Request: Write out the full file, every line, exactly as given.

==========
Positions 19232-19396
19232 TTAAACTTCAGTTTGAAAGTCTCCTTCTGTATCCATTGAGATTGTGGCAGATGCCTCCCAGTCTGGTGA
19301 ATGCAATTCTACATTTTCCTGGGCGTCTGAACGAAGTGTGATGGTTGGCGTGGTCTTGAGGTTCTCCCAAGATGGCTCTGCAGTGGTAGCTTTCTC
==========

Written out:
Positions 19232-19396
19232 TTAAACTTCAGTTTGAAAGTCTCCTTCTGTATCCATTGAGATTGTGGCAGATGCCTCCCAGTCTGGTGA
19301 ATGCAATTCTACATTTTCCTGGGCGTCTGAACGAAGTGTGATGGTTGGCGTGGTCTTGAGGTTCTCCCAAGATGGCTCTGCAGTGGTAGCTTTCTC